Knowledge Transfer Partnerships, managed well, can lead to great research, using real data in the real world, can help companies in the most pragmatic of ways and can provide the key people involved with valuable career experience.
The key structure in KTP is the partnership: i) a business partner that needs knowledge, ii) an academic partner that has knowledge, and iii) the ‘Associate’ who transfers the knowledge. The core purpose of the KTP is configuring the basic research and applying it to the business needs. In the best cases this highlights more questions that drive more research, both applied and basic.
Jan Stringer, the regional adviser for KTPs set the stage, explaining how it all works and dispelling a few old myths. One of the huge advantages of the KTP scheme is its flexibility – if the programme needs to change for good research or commercial reasons then the flexibility is there to do so. So, although the objective of a KTP is the application of research, even in applied research this flexibility means that projects are more robust and there is a greater likelihood of the partners getting what they seek.
Jan’s primary role is to help each partner get what they want, whether that be the Associate shaping their career by getting the training and experience they want, the researcher getting their papers prioritised and written as well as helping the company derive commercial benefit from the knowledge transfer. And in some instances, Associates can work up a PhD during the partnership. There’s typically a specific budget for the professional development of the Associate.
The hit rate for winning KTP funding is upward of 80%. If you’ve already got a CASE or an i-CASE award the opportunity is even more compelling
The KTP model has developed over the years and a recent assessment by the Council for Industry and Higher Education CIHE found that it complies with all the principles of open innovation good practice. (www.ktponline.org.uk/cihe-ktp-study-report)
The KTP project aims to covers a range of technology readiness levels, sitting as a bridge between the basic research typically funded by the Research Councils and the pure development work funded by companies. It fits into that gap identified by so many as ‘the valley of death’.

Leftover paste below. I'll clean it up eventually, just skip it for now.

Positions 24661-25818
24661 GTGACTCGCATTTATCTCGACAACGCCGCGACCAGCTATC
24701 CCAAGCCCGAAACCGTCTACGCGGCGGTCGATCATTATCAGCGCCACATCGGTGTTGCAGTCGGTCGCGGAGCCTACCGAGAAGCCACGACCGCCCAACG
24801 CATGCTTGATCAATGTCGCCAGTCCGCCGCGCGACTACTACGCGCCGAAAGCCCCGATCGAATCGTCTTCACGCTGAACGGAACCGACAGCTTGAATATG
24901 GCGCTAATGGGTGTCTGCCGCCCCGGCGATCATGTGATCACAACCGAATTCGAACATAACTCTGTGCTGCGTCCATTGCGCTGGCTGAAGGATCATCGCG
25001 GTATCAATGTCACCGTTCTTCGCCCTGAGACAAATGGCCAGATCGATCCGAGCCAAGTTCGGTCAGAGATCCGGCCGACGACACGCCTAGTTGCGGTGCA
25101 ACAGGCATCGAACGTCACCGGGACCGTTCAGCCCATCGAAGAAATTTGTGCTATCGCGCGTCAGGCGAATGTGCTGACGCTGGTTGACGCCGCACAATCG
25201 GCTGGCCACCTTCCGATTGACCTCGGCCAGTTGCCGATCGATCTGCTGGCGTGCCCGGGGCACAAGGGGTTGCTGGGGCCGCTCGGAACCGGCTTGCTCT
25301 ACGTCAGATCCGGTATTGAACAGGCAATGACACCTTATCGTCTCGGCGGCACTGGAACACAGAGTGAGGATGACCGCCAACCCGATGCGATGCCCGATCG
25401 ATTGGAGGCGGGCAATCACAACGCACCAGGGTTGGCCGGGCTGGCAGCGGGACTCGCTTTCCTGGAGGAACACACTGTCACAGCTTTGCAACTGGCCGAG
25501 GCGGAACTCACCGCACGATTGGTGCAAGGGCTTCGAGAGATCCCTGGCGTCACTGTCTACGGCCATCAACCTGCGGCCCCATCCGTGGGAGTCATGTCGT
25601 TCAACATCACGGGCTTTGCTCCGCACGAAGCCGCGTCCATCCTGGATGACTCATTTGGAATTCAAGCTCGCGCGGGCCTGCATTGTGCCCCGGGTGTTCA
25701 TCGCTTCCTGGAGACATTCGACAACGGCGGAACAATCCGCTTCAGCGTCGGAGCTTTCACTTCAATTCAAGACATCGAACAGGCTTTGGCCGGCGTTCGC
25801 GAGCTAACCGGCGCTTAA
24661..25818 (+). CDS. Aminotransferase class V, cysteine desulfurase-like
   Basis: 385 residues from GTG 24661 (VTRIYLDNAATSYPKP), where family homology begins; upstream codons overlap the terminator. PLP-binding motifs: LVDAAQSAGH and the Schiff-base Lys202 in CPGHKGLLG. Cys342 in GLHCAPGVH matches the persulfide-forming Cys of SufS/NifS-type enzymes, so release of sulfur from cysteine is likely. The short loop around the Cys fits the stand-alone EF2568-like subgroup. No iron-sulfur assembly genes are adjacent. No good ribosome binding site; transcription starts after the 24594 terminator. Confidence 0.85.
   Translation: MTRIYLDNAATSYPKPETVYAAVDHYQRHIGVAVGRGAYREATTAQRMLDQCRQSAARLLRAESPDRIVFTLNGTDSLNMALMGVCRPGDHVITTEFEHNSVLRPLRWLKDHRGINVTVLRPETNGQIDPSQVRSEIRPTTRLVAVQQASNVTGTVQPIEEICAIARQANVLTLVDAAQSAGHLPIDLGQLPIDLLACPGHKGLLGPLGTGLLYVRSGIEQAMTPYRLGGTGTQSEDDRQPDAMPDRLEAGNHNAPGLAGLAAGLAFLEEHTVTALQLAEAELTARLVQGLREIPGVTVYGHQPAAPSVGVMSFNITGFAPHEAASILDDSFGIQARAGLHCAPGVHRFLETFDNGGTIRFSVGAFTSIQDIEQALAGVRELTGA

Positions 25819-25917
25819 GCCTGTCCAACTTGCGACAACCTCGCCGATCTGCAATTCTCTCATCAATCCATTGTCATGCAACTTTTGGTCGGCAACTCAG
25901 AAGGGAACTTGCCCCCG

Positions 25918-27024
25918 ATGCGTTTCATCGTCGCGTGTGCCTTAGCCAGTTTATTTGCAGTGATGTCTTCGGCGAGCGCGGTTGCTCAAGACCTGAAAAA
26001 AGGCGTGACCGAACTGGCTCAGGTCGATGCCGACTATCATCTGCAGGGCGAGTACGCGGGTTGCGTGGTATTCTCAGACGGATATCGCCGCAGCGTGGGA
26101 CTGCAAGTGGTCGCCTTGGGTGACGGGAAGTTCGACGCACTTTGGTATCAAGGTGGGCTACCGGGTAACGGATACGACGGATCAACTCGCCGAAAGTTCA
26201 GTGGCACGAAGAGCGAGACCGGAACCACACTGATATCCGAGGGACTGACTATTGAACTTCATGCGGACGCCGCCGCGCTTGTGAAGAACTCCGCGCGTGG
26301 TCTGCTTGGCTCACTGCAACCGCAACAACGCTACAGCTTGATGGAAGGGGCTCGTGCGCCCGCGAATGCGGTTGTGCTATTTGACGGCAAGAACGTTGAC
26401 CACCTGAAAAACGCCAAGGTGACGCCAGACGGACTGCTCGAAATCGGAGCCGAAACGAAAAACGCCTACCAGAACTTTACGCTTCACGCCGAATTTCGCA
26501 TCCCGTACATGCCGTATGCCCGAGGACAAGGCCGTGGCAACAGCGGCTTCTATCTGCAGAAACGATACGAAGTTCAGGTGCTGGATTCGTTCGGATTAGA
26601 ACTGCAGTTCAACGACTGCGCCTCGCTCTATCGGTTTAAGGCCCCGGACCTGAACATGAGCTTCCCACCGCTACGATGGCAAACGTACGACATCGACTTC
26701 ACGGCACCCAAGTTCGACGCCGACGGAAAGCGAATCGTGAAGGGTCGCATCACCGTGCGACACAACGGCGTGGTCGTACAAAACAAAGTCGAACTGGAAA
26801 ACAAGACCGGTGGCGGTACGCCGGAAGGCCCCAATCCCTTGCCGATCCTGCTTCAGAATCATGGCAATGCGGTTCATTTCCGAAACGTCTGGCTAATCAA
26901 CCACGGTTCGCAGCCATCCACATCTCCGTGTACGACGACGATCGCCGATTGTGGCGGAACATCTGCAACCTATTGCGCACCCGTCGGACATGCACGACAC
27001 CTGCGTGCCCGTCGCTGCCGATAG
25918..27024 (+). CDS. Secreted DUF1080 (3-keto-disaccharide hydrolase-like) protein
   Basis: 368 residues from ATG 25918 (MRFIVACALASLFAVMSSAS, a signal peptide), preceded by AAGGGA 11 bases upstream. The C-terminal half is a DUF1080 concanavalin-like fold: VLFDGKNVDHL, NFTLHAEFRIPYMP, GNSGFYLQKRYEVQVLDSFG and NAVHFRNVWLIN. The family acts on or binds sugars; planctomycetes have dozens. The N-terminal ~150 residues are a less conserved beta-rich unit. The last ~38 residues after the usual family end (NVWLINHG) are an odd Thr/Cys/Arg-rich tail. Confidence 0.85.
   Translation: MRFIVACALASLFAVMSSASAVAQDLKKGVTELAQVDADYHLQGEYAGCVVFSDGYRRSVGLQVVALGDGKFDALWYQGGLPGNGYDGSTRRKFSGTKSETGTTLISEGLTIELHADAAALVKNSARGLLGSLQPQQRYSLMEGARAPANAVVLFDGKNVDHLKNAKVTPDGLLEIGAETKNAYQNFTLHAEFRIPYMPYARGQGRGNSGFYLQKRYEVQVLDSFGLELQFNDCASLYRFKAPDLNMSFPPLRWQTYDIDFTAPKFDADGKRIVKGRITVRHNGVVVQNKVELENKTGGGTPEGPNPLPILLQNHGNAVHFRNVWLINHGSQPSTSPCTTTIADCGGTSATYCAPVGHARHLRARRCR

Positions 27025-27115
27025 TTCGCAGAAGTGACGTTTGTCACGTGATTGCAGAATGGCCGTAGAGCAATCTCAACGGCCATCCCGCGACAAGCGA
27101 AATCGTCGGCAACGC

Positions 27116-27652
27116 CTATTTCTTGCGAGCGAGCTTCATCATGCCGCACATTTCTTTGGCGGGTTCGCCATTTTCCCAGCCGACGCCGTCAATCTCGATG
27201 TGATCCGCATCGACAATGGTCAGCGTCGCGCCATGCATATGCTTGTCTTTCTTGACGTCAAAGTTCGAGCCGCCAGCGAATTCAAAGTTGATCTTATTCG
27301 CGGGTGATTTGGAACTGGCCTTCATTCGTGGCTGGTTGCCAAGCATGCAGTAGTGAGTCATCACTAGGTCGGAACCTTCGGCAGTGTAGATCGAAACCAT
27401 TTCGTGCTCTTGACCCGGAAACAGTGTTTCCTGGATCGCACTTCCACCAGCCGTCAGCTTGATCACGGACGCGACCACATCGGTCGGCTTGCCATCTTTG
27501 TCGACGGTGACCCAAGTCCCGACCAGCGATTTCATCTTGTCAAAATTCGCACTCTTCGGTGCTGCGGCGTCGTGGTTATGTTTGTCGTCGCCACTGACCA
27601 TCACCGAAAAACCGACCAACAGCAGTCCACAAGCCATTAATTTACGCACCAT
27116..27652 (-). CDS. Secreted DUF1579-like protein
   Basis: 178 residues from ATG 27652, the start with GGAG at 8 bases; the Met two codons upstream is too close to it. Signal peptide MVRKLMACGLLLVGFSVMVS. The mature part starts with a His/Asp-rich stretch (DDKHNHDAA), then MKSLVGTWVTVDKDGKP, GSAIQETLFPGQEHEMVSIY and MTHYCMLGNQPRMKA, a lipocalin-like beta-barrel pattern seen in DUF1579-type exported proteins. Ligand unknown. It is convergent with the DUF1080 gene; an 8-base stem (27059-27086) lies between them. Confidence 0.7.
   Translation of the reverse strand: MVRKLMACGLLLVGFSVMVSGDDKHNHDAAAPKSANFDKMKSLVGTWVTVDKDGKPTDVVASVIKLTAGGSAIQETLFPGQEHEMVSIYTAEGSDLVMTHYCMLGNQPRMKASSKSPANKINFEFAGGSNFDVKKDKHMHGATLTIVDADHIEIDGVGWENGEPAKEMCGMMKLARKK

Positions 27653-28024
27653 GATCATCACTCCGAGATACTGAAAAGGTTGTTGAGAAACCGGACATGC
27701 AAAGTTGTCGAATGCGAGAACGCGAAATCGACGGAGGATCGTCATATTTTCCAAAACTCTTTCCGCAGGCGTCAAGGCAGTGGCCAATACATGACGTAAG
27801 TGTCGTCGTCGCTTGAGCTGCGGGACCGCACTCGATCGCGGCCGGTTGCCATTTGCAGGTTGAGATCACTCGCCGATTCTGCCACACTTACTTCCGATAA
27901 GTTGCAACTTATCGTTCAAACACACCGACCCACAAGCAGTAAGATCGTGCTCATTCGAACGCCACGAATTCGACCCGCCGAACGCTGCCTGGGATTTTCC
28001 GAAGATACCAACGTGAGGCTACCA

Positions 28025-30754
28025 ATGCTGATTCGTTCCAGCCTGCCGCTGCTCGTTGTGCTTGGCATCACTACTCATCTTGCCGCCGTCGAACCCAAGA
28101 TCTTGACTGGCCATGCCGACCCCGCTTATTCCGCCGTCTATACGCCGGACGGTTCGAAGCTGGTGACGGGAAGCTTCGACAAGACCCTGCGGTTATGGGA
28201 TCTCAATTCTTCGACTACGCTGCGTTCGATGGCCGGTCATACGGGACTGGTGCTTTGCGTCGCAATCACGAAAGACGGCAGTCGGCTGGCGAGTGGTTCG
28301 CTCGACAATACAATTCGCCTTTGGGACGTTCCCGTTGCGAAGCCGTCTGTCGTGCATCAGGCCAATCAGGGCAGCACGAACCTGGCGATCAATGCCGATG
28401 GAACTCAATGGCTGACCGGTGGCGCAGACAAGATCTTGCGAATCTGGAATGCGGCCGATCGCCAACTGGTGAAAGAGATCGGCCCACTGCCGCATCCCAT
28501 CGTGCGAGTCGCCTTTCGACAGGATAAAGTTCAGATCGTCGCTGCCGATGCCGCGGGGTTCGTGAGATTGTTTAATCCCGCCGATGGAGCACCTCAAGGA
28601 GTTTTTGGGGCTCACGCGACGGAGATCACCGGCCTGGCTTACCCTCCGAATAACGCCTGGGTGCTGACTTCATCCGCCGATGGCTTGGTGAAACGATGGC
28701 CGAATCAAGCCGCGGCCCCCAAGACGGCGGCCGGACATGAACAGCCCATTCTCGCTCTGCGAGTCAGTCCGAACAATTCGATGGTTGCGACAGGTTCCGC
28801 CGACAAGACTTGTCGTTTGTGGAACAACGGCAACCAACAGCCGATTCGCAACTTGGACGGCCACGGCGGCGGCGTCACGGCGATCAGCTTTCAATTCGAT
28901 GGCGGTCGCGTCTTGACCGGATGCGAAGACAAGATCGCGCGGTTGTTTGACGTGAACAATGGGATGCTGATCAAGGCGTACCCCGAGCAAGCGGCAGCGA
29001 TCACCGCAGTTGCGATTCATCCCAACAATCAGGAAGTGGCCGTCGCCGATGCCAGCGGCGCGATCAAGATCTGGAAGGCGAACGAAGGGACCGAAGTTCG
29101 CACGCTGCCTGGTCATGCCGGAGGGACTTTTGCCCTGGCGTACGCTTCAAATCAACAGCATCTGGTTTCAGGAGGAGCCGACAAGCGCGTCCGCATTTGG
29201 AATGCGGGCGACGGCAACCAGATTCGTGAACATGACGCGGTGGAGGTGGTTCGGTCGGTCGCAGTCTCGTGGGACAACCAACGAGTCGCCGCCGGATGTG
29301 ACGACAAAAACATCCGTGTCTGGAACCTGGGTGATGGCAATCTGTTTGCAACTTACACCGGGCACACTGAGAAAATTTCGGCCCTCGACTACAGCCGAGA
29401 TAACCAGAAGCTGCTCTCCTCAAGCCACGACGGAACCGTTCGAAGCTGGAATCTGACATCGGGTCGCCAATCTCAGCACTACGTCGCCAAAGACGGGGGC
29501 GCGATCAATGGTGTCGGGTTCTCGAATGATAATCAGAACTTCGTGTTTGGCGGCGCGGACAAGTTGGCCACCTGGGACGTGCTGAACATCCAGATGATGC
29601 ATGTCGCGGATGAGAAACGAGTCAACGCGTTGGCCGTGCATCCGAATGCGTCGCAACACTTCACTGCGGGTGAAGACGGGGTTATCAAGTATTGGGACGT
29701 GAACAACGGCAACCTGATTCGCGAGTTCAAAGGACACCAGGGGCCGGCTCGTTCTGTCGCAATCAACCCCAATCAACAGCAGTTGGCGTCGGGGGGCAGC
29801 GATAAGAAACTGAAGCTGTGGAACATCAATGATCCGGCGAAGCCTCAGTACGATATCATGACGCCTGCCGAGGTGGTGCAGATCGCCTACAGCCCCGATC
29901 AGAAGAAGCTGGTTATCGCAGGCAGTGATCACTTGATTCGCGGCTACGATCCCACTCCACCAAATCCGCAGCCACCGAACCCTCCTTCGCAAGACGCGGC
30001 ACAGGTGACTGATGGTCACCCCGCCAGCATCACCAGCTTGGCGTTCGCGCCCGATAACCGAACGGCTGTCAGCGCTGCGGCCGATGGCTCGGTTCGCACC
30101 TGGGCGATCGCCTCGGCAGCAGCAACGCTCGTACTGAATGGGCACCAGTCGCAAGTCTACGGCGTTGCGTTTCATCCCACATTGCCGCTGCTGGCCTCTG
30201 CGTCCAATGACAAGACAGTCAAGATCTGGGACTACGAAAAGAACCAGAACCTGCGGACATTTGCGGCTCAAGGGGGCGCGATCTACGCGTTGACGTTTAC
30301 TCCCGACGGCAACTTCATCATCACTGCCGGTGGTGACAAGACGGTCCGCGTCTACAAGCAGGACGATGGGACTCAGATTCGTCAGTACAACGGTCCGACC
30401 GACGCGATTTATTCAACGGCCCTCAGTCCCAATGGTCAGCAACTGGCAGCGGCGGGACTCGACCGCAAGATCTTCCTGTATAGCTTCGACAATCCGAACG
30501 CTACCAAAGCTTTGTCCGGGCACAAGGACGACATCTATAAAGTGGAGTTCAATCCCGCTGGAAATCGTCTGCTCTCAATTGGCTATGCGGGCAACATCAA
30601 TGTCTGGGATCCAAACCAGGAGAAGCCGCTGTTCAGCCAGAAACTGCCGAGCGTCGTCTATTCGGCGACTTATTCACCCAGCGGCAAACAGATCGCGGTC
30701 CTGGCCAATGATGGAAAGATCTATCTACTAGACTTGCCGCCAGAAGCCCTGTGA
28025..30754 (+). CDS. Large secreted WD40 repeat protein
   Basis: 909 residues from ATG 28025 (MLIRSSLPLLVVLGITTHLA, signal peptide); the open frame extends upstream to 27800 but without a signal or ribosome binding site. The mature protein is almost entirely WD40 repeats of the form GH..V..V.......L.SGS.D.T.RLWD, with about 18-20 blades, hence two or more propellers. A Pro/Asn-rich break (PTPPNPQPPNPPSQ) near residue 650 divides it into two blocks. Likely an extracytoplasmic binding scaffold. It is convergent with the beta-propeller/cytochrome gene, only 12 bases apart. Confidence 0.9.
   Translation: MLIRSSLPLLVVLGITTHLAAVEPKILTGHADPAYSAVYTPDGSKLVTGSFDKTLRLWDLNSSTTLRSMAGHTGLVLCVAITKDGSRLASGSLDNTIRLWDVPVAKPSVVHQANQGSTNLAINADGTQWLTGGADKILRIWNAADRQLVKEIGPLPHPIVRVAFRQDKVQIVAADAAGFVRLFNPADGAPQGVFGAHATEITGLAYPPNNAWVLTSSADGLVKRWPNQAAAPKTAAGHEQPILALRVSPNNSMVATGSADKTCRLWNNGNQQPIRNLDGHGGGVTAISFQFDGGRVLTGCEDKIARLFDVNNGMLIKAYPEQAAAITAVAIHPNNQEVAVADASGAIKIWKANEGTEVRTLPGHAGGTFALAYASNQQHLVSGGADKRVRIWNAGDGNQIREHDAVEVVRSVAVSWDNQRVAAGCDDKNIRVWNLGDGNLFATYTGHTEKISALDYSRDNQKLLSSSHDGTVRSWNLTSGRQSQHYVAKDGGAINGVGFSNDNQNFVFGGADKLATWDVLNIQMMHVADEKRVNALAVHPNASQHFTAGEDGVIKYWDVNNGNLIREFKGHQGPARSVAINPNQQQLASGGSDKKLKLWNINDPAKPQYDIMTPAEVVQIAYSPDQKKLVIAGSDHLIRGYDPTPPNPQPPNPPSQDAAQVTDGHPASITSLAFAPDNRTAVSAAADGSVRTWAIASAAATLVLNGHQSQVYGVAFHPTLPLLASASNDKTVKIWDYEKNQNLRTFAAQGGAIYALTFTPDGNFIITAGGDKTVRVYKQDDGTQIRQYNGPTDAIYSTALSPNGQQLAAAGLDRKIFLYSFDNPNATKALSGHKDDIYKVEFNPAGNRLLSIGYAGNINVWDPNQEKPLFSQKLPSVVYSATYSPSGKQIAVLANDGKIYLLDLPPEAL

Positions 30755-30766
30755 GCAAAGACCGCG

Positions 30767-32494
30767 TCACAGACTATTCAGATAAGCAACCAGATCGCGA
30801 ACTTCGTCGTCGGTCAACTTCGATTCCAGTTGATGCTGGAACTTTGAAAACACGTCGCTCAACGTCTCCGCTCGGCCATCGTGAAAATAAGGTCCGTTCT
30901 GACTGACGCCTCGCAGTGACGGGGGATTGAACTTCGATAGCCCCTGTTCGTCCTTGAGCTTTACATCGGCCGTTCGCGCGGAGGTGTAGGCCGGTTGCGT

Although technology makes up the majority of Jan Stringer’s KTP projects there are exceptions – like the religious studies academics helping a UK investment house to understand the requirements of Muslim customers.
KTP’s emerge by various routes; companies contacting researchers directly, companies contacting the TSB or by academics and potential associates seeking new ways to disseminate their research. But in each case, the best starting point is to contact Jan Stringer to discuss the fit and feasibility of the project and she is only too happy to help customise the project to meet the needs of the programme and the partners. (Jan can be contacted at email@example.com)
Professor Robert Mair (Head of civil and environmental engineering, Cambridge ) then provided an insight into the success of the KTP that he and his team have enjoyed working with CrossRail. Embedding fibre-optics during the construction of the massive shafts for tunnel excavation in London has enabled a better understanding of the design implications, design margins and hence the opportunities for saving millions of pounds in future developments. The KTP associates were embedded in the Crossrail project team and created invaluable date that is underpinning continuing research at Cambridge. As well as acquiring data that would otherwise be unavailable, the team has published four journal papers so far, generated considerable international interest, created the material for a spectacular IMPACT case study and further developed the strong relationships with Crossrail.
Finally, Dr Tariq Masood provided an Associate’s viewpoint based on his work between Cranfield, Loughborough and Rolls Royce. He described developing a service knowledge backbone that enabled Rolls Royce design engineers to use the massive amounts of operational data collected from the engines. He supervised a multinational team of software engineers from three different countries, working with people in RR and Cranfield, providing validation across different countries. He and the academic team generated two conference papers and two publications from the two year project.
Discussion ensued covering the availability of funds for professional development, travel and conferences (they do exist). It emerged that although one might imagine larger companies are better partners than SMEs, the focus of SMEs on a tight domain is often a help in maintaining momentum to embed the research in the company. SMEs also often offer a broader range of experiences for the Associate.
Professor Mair confirmed that the average of 0.5 days per week spent on a KTP collaboration is a realistic commitment, but pointed out that this is very much part of running an effective and interesting research project.
Fears about IP were raised, with Jan Stringer confirming that only if the publication needs of the academics are respected and the equitable management of IP is in place will the project go ahead. The KTP is always set up as a win for all partners with Jan helping to manage the projects so that partners get what they want.
The success of the programme as a whole is a testament to the flexibility and robustness of the KTP as a means of getting research disseminated, embedded and used.
(Thanks also to Dominik Deradjat for help preparing this post, and if you’d like a copy of the slides, please contact Charles Boulton, cb683 (at) cam.ac.uk)